It’s silly to ignore that the food we buy often targets us, whether it’s with low calories, our favorite cartoon character, or the allure of a small toy. As a child, this was apparent. I wanted many foods specifically because of the packaging--I wanted an entertaining cereal box, and I certainly wanted the chance to meet the Sprouse twins, even if I knew it would never really happen. As an adult it’s maybe less apparent that I want food packaging that looks nice, but it’s far more dire; I need now more than ever to be aware of the waste I’m producing, of the massive footprint I’m leaving on this planet by eating most of my snacks and meals out of plastic packaging. But I can’t simply ignore my desires! My unshakeable cravings. 

Most processed and packaged food look like the most delicious things on the planet. Walk into a gas station and just observe the aisles: the way that the labels on candy wrappers are both chaotic and intriguing. There are hundreds of options and thousands of colors. Everything looks all Americana beautiful. I want it. Sometimes, even, I need it, or at least it feels that way.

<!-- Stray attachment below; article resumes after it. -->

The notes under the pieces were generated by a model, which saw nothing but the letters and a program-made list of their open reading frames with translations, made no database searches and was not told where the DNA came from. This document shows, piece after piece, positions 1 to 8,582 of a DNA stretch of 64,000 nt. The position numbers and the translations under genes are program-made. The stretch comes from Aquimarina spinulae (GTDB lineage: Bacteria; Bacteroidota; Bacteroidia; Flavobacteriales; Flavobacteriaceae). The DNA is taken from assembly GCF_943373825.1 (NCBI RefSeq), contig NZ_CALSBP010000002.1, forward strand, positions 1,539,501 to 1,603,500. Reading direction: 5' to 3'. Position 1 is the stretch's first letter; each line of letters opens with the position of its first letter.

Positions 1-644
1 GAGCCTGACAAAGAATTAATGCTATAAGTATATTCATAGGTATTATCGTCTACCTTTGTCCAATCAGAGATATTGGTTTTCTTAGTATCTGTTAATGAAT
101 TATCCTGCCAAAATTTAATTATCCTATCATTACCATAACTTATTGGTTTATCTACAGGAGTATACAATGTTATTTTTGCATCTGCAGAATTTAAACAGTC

It is normal (in this capital-d Digital Age) to want things that look nice, that have some appeal outside of their plain function. And it’s very normally American to produce obscene amounts of waste, whether it’s food, plastic, or emissions. I think of a class I took in college, where a professor told the class on the first day that Americans value privacy and choice above all else, something he knew from experience. 

When we are faced with hundreds of options, variants of the same processed sugars and corn-based chips, we as Americans enjoy it. I enjoy it so much that I can barely tell when I’m plainly craving something, and when I just saw an ad for a food I kind of like and want it as a consequence. I want snacks at times when it makes sense to--when I’m bored, when I’m hungry but it’s not time for a meal, when I’ve just gotten off of work—but it’s no coincidence that I’m also taking in a constant stream of Youtube ads, billboards, radio commercials, and any number of other marketing tools that might artificially create a craving in my head.